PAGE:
Drums, Massive Tutorials
Designing Sub-Heavy NI Massive Trap Kick Drums
Evan Sutton is back with another great Massive tutorial for the masses. This time he explores the word of trap music and shares how to design killer super low-end NI Massive trap kick drums that can be used in much more than just trap style music, of course. It all comes down to shape and balance to ensure the proper delivery and the ability for the kicks to really cut through the mix without losing any of the magic that makes it so appealing. Keep in mind, as you follow along with this lesson, that this is a tuned instrument that can be used in many more ways than just as a kick drum. Simply change the shape of the main amp envelope, or the modulation envelope, and away you go! A great supporting sound and it can even be used in some rather innovate ways to lay the foundations for minimal, dub or glitch genres as well. It’s all in how you imagine a sound being used that leads to something new, so don’t be afraid to experiment with this type of sound!
This lesson in designing NI Massive trap kick drums is a nice reminder of just how important the Roland 808 drum machine was to music when it first came out, and how it continues to influence music, musicians and producers still to this day. There may never be an end to how we adapt and evolve this iconic sound for our needs as time continues to fly past us. Modern trap style music is just one example in a very long line of how the classic 808 kick has been tweaked and reinvented to reign supreme over emerging trends over the years. And once you see just how easy it is to make this kind of sound, we have no doubt that you will probably have some pretty great ideas of what you can do with it, too.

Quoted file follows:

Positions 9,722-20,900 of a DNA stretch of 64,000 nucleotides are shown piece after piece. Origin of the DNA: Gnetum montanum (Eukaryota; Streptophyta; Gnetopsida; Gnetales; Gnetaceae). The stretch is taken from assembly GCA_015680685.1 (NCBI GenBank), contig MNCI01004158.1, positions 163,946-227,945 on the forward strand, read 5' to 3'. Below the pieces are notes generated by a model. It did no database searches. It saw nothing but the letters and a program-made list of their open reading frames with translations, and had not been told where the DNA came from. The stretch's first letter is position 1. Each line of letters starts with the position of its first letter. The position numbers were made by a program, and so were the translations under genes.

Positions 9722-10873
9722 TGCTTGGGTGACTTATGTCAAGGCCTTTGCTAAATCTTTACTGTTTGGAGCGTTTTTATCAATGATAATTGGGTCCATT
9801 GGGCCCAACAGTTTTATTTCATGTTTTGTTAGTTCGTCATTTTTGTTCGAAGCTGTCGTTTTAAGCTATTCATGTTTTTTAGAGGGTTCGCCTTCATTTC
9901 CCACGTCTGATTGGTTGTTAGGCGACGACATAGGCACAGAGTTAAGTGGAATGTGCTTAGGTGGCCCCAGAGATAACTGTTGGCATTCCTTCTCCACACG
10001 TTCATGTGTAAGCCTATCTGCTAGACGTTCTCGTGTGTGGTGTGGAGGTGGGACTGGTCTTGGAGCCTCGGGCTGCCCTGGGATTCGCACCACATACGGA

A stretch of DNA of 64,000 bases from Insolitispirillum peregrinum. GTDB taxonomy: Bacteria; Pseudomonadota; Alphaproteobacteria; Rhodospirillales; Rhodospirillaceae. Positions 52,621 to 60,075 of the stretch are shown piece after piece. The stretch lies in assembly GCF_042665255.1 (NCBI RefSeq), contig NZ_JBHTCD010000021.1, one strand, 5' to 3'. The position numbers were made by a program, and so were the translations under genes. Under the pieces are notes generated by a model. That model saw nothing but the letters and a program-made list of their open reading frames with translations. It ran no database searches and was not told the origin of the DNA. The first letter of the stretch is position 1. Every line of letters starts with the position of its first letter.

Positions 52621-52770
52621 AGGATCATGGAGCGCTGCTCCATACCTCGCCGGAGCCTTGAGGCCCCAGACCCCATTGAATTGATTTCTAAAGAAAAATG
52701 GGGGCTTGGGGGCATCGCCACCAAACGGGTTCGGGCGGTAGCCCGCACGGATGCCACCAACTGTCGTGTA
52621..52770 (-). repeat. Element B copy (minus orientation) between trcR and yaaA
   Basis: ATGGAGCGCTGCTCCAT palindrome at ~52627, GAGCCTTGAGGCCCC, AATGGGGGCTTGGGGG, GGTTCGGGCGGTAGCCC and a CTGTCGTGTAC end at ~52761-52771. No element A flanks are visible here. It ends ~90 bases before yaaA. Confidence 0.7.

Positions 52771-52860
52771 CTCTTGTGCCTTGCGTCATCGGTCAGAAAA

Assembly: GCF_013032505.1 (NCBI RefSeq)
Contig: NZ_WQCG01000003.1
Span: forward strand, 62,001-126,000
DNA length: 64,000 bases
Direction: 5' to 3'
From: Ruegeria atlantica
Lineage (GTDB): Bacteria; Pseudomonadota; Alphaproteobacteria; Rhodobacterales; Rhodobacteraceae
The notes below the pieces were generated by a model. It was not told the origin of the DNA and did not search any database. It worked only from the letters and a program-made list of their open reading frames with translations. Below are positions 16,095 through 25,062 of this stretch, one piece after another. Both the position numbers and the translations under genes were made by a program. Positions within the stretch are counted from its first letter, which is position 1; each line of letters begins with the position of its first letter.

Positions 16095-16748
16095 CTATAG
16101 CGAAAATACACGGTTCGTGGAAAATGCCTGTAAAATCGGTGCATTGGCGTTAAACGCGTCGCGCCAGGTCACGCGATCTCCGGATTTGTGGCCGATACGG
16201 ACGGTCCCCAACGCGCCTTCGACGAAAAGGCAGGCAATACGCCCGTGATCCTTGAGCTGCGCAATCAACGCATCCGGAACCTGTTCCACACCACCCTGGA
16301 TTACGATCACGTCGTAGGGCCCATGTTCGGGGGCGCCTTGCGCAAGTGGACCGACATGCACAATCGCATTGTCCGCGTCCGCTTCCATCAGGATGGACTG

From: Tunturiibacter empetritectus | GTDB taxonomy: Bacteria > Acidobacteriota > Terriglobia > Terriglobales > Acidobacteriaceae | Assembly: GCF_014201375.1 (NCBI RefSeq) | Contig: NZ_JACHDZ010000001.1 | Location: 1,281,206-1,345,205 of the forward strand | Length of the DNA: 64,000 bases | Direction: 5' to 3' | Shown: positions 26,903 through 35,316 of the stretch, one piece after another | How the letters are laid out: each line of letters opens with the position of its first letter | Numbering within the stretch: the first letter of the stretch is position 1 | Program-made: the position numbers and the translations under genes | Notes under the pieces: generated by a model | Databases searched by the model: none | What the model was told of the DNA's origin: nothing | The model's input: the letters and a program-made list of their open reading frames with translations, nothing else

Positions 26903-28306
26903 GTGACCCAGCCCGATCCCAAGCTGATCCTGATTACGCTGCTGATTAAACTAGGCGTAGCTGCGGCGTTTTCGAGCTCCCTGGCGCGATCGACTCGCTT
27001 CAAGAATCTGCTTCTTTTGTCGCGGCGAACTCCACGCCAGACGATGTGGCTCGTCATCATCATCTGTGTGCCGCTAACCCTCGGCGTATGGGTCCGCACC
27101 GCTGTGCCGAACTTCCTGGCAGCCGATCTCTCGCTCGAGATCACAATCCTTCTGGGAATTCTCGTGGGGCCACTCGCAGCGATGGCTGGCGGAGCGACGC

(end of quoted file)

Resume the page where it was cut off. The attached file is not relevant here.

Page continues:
A pure sine wave is the key to the smooth and clean sound of these NI Massive trap kick drums and the shape of the main amp envelope it follows, as well as the modulation envelope assigned to the pitch parameter of the oscillator, are responsible for how it is delivered, develops and resolves itself. And this is where your imagine comes into play. Try using a waveform that is not just a pure sine wave. You can also make a very small change to the main envelope, or the modulation envelope, and end up with something that becomes a signature sound for you. The sky is the limit with sound design like this!
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